from The American Heritage® Dictionary of the English Language, 4th Edition

  • n. Any of numerous cultivated forms of a perennial plant (Dianthus caryophyllus) having showy, variously colored, usually double, often fragrant flowers with fringed petals.
  • n. A flower of this plant. Also called clove pink.
  • n. A pinkish tint once used in painting.

from Wiktionary, Creative Commons Attribution/Share-Alike License

  • n. A type of Eurasian plant widely cultivated for its flowers.
  • n. The type of flower they bear, originally flesh-coloured, but since hybridizing found in a variety of colours.
  • n. A rosy pink colour
  • n. The pinkish colors used in art to render human face and flesh
  • n. Sometimes, a scarlet colour.
  • adj. Of a rosy pink or red colour, like human flesh.

from the GNU version of the Collaborative International Dictionary of English

  • n. The natural color of flesh; rosy pink.
  • n. Those parts of a picture in which the human body or any part of it is represented in full color; the flesh tints.
  • n. A species of Dianthus (Dianthus Caryophyllus) or pink, having very beautiful flowers of various colors, esp. white and usually a rich, spicy scent.

from The Century Dictionary and Cyclopedia

  • n. Flesh-color; pink.
  • n. In painting, the representation of flesh; the nude or undraped parts of a figure.
  • n. In botany: The common name of the pink Dianthus Caryophyllus, a native of southern Europe, but cultivated from very ancient times for its fragrance and beauty.
  • n. The Cæsalpinia pulcherrima, the Spanish carnation, a leguminous shrub with very showy flowers, often cultivated in tropical regions. Also formerly, by corruption, coronation.
  • n. Incarnation.

from WordNet 3.0 Copyright 2006 by Princeton University. All rights reserved.

  • adj. pink or pinkish
  • n. Eurasian plant with pink to purple-red spice-scented usually double flowers; widely cultivated in many varieties and many colors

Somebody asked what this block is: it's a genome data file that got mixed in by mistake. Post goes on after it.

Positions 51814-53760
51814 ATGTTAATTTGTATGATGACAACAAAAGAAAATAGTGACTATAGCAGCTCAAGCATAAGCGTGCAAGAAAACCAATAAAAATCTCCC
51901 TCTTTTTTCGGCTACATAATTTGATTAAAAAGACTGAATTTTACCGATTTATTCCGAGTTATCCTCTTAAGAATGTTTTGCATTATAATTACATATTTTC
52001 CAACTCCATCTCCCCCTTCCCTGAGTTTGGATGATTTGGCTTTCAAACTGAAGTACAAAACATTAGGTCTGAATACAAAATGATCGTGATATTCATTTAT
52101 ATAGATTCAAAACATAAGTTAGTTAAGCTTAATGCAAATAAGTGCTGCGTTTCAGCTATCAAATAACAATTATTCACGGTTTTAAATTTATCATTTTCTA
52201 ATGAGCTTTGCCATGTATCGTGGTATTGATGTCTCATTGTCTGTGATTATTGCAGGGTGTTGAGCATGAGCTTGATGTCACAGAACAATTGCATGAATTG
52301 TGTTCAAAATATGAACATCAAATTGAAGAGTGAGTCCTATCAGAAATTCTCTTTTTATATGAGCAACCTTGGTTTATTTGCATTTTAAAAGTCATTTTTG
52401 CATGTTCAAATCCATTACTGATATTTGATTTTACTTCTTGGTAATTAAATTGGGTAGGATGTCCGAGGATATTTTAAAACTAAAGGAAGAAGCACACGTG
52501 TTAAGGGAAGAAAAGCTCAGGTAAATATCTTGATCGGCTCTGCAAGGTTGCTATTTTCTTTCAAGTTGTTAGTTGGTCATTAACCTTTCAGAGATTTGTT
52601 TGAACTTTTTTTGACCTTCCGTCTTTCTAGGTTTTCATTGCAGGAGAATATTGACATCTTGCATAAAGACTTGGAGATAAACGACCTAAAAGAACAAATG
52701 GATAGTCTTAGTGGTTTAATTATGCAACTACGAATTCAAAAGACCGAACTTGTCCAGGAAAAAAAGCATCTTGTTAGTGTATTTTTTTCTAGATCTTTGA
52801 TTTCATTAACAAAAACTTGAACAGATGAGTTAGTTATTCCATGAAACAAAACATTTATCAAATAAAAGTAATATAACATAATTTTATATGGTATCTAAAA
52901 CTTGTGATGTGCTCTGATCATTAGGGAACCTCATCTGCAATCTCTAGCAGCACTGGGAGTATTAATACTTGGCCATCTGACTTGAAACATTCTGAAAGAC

• n. a pink or reddish-pink color


from The American Heritage® Dictionary of the English Language, 4th Edition

From obsolete French, flesh-colored, from Old French (from Old Italian carnagione, skin, complexion, from carne, flesh) or from Late Latin carnātiō, carnātiōn-, flesh, both from Latin carō, carn-; see sker-1 in Indo-European roots.

from Wiktionary, Creative Commons Attribution/Share-Alike License

Recorded since 1538, either (for its original color) from Medieval (=modern) French carnation ("person's color or complexion") (probably from Italian carnagione ("flesh color"), from Late Latin carnatio ("fleshiness"), from Latin caro ("flesh")) or a corruption of coronation (from coronare ("to crown"), from corona ("crown"); because of the flower's use in chaplets or from the toothed crown-like look of the petals).



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  • *awesome* etymology: from Italian incarnatino, which came from the Latin incarnato, something incarnate, made flesh, from in + caro, carn-, "flesh." It is related to carnation, etymologically the flesh-colored flower; incarnate, "in the flesh; made flesh"; and carnal, "pertaining to the body or its appetites."

    March 26, 2007